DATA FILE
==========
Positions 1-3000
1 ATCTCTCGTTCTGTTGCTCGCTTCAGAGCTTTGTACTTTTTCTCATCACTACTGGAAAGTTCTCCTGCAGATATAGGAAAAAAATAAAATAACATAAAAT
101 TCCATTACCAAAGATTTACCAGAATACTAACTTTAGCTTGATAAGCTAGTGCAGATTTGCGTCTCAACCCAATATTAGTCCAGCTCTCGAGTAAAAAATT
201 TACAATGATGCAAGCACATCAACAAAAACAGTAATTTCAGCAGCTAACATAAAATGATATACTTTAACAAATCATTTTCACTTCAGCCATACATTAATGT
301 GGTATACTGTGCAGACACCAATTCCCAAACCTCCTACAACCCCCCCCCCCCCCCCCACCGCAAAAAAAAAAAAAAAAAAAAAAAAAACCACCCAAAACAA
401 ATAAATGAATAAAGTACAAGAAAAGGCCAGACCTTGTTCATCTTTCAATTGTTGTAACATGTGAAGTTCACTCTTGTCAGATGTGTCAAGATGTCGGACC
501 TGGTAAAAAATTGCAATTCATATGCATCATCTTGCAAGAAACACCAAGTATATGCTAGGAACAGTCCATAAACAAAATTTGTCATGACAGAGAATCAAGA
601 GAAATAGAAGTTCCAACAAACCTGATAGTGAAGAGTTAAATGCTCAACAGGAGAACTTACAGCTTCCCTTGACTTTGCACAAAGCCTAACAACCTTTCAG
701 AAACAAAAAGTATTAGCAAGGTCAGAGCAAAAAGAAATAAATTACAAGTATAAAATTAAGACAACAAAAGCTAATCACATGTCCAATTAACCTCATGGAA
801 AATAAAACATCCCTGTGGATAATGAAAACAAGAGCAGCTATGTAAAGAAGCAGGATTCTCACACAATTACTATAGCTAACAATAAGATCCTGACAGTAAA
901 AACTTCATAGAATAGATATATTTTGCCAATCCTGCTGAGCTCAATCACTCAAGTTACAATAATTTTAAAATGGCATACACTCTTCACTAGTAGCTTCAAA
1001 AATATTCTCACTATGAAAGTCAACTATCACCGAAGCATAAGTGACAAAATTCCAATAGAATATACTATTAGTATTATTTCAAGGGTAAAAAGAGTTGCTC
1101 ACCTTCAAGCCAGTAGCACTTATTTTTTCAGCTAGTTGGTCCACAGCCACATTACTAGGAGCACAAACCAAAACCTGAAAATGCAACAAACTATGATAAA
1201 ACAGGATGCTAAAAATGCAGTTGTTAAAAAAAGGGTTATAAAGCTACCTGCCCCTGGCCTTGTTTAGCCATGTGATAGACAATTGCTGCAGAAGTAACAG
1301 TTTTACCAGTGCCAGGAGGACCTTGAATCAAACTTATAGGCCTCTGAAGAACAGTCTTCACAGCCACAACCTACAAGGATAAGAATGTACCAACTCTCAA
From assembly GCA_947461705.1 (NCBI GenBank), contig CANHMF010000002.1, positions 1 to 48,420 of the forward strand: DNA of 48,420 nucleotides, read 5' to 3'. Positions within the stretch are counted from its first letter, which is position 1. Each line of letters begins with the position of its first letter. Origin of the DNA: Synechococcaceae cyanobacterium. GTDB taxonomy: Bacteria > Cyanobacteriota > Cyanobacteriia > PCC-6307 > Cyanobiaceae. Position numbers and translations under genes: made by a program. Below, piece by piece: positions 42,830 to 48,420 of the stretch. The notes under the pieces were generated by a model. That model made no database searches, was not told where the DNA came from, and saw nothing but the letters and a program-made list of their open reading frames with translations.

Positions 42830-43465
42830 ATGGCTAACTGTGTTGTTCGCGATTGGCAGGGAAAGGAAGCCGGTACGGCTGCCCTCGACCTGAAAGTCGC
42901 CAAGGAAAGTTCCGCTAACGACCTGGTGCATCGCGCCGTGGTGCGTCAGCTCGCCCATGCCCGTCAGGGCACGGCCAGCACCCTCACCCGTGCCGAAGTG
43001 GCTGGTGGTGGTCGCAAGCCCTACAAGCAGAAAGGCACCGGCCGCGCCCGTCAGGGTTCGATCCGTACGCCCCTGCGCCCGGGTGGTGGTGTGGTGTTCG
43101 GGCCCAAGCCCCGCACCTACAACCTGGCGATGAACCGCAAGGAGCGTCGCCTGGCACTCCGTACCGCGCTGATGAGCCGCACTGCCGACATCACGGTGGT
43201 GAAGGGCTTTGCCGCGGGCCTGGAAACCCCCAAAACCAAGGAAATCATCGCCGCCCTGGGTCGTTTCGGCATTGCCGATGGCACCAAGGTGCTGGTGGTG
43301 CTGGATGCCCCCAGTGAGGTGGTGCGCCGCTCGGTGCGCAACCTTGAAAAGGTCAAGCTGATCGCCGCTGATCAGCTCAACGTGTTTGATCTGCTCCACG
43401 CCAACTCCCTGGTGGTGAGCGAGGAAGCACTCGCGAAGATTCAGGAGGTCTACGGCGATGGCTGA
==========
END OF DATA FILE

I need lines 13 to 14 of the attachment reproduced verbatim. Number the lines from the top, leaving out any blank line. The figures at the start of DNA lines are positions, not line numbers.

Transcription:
1101 ACCTTCAAGCCAGTAGCACTTATTTTTTCAGCTAGTTGGTCCACAGCCACATTACTAGGAGCACAAACCAAAACCTGAAAATGCAACAAACTATGATAAA
1201 ACAGGATGCTAAAAATGCAGTTGTTAAAAAAAGGGTTATAAAGCTACCTGCCCCTGGCCTTGTTTAGCCATGTGATAGACAATTGCTGCAGAAGTAACAG